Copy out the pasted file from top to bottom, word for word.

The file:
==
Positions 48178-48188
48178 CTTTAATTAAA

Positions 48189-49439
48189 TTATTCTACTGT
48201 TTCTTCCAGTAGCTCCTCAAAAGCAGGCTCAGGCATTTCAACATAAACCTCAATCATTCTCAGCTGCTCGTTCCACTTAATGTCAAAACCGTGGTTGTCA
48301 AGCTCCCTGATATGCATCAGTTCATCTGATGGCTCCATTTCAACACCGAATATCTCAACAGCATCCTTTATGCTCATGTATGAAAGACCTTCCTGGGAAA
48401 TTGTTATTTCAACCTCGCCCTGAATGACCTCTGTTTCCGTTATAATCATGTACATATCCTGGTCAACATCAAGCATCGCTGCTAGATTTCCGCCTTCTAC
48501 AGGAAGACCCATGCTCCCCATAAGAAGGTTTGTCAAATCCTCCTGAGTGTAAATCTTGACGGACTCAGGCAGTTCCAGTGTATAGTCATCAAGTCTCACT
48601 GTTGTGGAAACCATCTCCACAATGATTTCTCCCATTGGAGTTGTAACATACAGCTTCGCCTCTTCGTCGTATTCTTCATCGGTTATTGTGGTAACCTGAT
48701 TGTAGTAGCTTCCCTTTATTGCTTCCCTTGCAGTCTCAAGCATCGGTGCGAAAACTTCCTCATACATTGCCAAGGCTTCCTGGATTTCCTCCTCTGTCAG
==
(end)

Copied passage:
Positions 48178-48188
48178 CTTTAATTAAA

Positions 48189-49439
48189 TTATTCTACTGT
48201 TTCTTCCAGTAGCTCCTCAAAAGCAGGCTCAGGCATTTCAACATAAACCTCAATCATTCTCAGCTGCTCGTTCCACTTAATGTCAAAACCGTGGTTGTCA
48301 AGCTCCCTGATATGCATCAGTTCATCTGATGGCTCCATTTCAACACCGAATATCTCAACAGCATCCTTTATGCTCATGTATGAAAGACCTTCCTGGGAAA
48401 TTGTTATTTCAACCTCGCCCTGAATGACCTCTGTTTCCGTTATAATCATGTACATATCCTGGTCAACATCAAGCATCGCTGCTAGATTTCCGCCTTCTAC
48501 AGGAAGACCCATGCTCCCCATAAGAAGGTTTGTCAAATCCTCCTGAGTGTAAATCTTGACGGACTCAGGCAGTTCCAGTGTATAGTCATCAAGTCTCACT
48601 GTTGTGGAAACCATCTCCACAATGATTTCTCCCATTGGAGTTGTAACATACAGCTTCGCCTCTTCGTCGTATTCTTCATCGGTTATTGTGGTAACCTGAT
48701 TGTAGTAGCTTCCCTTTATTGCTTCCCTTGCAGTCTCAAGCATCGGTGCGAAAACTTCCTCATACATTGCCAAGGCTTCCTGGATTTCCTCCTCTGTCAG